Two dozen or so Oceanside Charter School students have been staying an hour late almost every day since getting back from their holiday break to prepare for the school’s 13th annual Winter Festival next week.
The event at the Atlantic City school always is meant to be fun, but perhaps more so this year, given its carnival theme. The faculty-run games and activities will stress mathematical concepts such as building numbers by creating Mardi Gras-style costume masks adorned with fluorescent digits that add up to a certain total. Oceanside’s Math League will demo the myriad computer games that have become such serious competition among the numbers-obsessed that those students thinking
The school will run multiple raffles — prizes include multiple flat-screen TVs, one limited to those who bring someone who isn’t enrolled, but interested in going to Oceanside, vice principal John Newsome said.
“People might have heard about the school through word of mouth, but to be able to check out what we do in terms of programs and what we offer, that’s a different experience for them,” said Wesley Mayo, advisor for the school’s Art Club. “They actually get to come and see what we do, and they can take home folders on our school, our programs. It’s a little more formal in a way.”
The students don’t have to come, but nearly all of them do each year. And attendance almost always totals at least 500, or about 50 percent more than the student body, Newsome said.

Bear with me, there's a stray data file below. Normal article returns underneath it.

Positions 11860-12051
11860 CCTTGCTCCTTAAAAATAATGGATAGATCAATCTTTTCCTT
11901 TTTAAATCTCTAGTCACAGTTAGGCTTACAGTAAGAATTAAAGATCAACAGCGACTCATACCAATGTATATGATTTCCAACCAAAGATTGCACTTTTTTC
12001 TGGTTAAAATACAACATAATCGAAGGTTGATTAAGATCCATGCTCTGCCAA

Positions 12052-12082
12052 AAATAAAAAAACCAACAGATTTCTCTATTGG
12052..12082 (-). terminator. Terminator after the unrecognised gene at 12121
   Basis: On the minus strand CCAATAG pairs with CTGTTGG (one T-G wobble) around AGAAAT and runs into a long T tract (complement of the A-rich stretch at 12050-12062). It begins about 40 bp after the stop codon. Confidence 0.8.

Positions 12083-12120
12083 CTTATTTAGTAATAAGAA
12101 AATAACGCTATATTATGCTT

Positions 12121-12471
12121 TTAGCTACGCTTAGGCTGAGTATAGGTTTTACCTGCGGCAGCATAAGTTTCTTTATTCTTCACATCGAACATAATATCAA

Mayo’s Art Club carefully painted white T-shirts with neon colors last week. The 2013 winter festival is focused on math, so the only instruction for the shirts is to stick to that theme. Each of them picked different numbers, for different reasons. Dramond Reese, 12, of Pleasantville, for example, painted the number eight in the center of her shirt, larger than any of the other tiny digits scattered on the rest of the garment because, she said, “that was a good year.” Her friend Kayci Kelly, 11, of Atlantic City picked 12 because her birthday is Feb. 12 — like Abraham Lincoln, Kelly said.
Regardless of the motivation for their numerical selections, all of them took care to pick the colors with the most phosphor because those will “pop” during their blacklight presentation that will conclude Thursday night’s festivities, said 14-year-old Dion Alexander, of Atlantic City.
As Alexander, Kelly, Reese and other sixth-through-eighth graders crafted their T-shirts alongside Mayo, another group played Internet-based computer games meant to hone math skills. Multiple websites offer dozens of games that can be tailored to stress different concepts at different levels, and generate reports that instructors and parents can review privately to identify each child’s strengths and weaknesses, said math teach Quenna Martin, also the league’s coach.
Anyone who comes to Thursday’s fest can try the games, which will be demonstrated by Martin’s students during the evening leading up to a fundraising presentation revealing results of their ongoing coin collection drive to benefit St. Jude’s Children Hospital in Philadelphia.
“Some of the students really like it. It can get really competitive,” said Martin, who rewards score leaders at the end of each week with Jolly Ranchers and extra credit to support their grades.
It wasn’t just candy, but also bragging rights that hooked Daisha Caldwell, 13, of Pleasantville, to the point that she logged extra sessions during her free time to get ahead.
“Everybody was just saying, ‘Oh, I got a chimpanzee!’ And I thought, I want a chimpanzee. So I came after school, on the weekend, and I got a polar bear,” said Caldwell, referring to the progressive point-system that corresponds to different animals in the game Arcademics.
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